SQL Server throws the following error:

The error message says that it cannot remove the file because it is not empty.

If you just add a file and there is no ongoing activity in the file then it would allow to remove the file this way.

For each file you want to remove, you need to run the following command to empty the file and then run the above query to remove the file:

USE [tempdb];

But what if it throws the below error:

The error message is about a work table page which can not be removed. Work table is related to cached information, which indicates that you need to clear the cache.

Execute the below queries one by one and after clearing each, try to empty the file again:


The successful run shows as below:

Please keep in mind that whenever you are clearing cache, it can cause performance issues. I am leaving the decision up to you to handle the risk factor according to the environment.

If your environment allows you to restart SQL Service you can just restart which will empty the tempdb files and you can run the remove command:

REMOVE FILE LogincalName;

I hope you have already debunked the Myth around Remote Query Timeout option.

You can go ahead and watch this video:

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Remote Query Timeout Option – Common SQL Server Misconception

I have seen whenever customer complains about Query Time Out issue, there is a tendency to play around with this settings. This does not work the way you might think it does.

I would like to quote from TechNet:


Use the remote query timeout option to specify how long, in seconds, a remote operation can take before Microsoft SQL Server times out. The default is 600, which allows a 10-minute wait. This value applies to an outgoing connection initiated by the Database Engine as a remote query. This value has no effect on queries received by the Database Engine.

It clearly says, this applies to only outgoing connection and does not have any effect on incoming queries. The misunderstood part here is, what is outgoing and what is incoming query for SQL Server. This should get clarified once you read through this article.

Here is my LAB setup for the Demo:

As you can see in the above screen shot, I have set the remote query timeout setting for the default instance to 5 sec(s).

You can execute the below query to set ‘Remote Query Timeout’ settings:

sp_configure 'Remote Query Timeout', 5

Kept the default settings for the Linked Server SQL Instance (SQL_Named). i.e. 600 Sec(s)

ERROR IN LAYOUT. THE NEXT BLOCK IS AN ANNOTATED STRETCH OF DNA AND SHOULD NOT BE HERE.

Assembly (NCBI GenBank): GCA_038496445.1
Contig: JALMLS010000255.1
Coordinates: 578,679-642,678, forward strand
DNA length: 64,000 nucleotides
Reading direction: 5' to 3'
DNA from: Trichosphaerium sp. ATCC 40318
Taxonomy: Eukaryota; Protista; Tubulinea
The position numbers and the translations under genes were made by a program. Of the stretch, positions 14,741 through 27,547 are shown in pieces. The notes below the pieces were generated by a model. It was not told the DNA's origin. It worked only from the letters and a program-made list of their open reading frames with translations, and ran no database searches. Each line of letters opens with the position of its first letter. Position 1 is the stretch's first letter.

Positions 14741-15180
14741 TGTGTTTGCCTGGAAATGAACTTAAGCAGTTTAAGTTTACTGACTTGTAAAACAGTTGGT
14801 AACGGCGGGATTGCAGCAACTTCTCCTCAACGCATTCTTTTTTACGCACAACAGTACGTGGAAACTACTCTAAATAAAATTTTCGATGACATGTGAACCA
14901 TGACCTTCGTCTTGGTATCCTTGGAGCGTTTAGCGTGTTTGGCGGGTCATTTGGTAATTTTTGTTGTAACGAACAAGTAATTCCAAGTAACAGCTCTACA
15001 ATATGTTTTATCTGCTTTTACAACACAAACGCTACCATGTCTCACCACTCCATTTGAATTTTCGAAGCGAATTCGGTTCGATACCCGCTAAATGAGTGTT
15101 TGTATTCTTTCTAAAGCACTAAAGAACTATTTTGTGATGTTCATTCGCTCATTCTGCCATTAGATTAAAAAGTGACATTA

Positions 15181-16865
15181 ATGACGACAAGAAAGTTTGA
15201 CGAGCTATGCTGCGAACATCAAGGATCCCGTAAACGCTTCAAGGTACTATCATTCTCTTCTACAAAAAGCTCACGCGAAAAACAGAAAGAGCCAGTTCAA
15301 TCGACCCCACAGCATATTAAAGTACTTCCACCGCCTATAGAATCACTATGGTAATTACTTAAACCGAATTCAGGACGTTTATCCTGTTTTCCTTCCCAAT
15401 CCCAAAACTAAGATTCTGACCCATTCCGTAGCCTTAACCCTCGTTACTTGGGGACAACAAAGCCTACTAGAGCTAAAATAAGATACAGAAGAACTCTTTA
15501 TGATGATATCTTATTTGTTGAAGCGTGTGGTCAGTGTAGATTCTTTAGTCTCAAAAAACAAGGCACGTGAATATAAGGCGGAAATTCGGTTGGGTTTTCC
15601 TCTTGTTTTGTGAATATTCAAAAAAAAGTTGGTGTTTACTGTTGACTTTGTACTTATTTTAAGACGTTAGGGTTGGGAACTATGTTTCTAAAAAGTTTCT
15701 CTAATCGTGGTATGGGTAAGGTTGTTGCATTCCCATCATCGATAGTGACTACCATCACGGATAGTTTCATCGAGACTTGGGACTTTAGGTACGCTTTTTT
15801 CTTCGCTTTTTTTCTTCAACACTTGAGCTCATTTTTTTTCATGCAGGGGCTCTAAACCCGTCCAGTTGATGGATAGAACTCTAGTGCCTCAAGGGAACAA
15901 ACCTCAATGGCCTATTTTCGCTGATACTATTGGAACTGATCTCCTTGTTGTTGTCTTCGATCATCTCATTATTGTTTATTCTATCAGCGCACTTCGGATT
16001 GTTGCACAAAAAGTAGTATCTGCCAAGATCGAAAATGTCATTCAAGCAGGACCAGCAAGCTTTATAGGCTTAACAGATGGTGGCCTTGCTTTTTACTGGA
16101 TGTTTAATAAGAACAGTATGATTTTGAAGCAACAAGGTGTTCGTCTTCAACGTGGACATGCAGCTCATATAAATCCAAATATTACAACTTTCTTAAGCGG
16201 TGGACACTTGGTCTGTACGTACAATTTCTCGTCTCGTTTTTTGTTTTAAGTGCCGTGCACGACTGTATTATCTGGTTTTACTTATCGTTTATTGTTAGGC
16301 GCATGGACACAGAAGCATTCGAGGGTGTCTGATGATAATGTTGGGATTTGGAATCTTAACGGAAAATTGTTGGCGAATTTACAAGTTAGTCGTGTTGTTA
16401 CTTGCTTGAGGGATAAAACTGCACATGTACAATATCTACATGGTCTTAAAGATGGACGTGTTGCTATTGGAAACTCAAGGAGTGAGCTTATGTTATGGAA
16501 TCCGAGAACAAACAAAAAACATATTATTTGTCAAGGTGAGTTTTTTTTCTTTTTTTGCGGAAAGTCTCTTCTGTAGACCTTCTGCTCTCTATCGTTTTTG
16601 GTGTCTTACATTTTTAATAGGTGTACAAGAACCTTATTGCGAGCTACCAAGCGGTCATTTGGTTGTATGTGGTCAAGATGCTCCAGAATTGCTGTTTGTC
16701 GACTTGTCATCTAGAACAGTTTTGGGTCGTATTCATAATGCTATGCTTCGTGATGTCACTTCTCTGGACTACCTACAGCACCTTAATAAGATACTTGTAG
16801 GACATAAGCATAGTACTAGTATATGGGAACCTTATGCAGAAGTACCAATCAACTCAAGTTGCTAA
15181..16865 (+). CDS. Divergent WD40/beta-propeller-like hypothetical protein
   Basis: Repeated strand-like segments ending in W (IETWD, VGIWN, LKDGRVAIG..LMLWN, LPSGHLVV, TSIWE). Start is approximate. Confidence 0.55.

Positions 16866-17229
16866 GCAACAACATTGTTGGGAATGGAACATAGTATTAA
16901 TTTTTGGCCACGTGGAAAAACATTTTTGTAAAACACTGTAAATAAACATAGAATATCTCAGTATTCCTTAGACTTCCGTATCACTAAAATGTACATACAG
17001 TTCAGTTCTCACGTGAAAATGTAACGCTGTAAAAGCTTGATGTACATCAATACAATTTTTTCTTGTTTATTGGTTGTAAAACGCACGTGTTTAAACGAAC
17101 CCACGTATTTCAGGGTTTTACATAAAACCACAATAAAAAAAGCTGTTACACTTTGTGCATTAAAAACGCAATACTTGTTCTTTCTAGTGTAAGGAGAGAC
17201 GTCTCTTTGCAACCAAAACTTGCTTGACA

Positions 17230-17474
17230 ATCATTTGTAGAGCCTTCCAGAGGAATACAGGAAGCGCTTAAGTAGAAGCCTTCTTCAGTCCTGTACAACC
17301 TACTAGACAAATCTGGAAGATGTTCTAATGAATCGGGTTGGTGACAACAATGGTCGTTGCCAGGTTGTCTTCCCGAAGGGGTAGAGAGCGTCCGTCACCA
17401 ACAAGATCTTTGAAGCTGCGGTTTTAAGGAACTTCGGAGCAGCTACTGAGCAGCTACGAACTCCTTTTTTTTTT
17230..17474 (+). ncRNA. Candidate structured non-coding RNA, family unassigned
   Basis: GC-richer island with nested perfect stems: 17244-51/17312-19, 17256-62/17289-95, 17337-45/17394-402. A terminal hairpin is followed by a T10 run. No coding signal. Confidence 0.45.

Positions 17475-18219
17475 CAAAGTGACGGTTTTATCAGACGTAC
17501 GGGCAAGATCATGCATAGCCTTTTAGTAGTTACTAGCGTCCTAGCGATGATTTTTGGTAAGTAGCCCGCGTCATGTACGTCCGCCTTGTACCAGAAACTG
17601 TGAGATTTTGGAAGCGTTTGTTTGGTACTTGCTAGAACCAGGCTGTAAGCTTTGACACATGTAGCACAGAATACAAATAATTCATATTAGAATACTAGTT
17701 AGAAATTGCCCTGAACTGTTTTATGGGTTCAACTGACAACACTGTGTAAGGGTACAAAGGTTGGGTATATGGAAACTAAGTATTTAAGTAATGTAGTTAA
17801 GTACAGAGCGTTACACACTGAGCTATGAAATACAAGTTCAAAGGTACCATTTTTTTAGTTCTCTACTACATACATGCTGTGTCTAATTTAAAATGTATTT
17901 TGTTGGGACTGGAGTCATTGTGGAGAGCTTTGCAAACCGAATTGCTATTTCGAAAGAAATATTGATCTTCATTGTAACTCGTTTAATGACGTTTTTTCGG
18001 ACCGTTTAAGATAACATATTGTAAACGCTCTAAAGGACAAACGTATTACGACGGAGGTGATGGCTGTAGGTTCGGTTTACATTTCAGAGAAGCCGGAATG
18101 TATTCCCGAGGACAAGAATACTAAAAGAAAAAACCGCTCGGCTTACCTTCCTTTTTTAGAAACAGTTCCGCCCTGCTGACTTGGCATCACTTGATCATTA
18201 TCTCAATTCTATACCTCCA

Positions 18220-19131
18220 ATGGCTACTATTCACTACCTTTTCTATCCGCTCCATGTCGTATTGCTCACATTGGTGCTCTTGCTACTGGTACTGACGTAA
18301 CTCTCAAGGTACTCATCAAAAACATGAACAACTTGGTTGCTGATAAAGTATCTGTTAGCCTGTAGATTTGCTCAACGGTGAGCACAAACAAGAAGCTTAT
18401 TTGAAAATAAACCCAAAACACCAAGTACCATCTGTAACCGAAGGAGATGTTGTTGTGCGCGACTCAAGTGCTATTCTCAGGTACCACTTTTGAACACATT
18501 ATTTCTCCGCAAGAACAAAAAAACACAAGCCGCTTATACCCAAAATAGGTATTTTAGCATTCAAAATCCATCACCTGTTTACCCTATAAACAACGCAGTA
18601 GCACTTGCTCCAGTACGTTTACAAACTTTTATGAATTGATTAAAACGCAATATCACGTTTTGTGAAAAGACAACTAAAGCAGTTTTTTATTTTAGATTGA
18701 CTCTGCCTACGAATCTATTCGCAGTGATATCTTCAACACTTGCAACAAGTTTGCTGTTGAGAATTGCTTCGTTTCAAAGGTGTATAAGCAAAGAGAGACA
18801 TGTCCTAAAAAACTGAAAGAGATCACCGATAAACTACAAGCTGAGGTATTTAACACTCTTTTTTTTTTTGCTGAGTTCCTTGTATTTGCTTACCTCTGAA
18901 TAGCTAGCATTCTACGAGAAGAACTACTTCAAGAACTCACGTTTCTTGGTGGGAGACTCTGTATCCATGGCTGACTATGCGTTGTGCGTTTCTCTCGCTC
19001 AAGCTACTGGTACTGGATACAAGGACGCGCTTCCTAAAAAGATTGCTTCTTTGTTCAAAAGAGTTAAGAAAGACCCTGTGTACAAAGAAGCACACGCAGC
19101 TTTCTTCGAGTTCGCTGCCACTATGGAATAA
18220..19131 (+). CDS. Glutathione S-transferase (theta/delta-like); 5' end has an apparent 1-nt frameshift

Now if I run a remote query to linked server that would be an outgoing query for the default instance and incoming for Linked Server.

In Linked server I am keeping an open transaction so that the lock on the table [AdventureWorks2014].[Production].[Product] does not get released.

Initiate a remote query from the default instance (Outgoing Query).

If you can see that the query got timed out exactly after 5 sec(s). So, it proves that the remote query time out settings applies for remote query (i.e. for outgoing query).

Now lets see how it works for incoming query. Keep and open transaction on the same table. This time executing it in the default instance.

Open a different session for the default instance and run select on the same table. Both the queries are incoming for the default instance.

This time query is still waiting even though it crossed 12 sec(s) without getting timed out. This was an incoming query for the database engine of default instance and hence Remote Query Timeout Settings (which is set to 5 sec(s)) did not apply.

I hope this clarifies how exactly “Remote Query Timeout” option works.

More over if you like video training check the demo here:

You may also like to spend couple of minutes to check the below articles:

how to delete tempdb data file without restarting SQL Server.
SQL Database Restore using NetBackup
SSRS Encryption Key Backup Information
User Defined Profiler Template Location
Remove or delete Tempdb data file without restarting SQL Server
Fact about Dedicated Administrator Connection (DAC)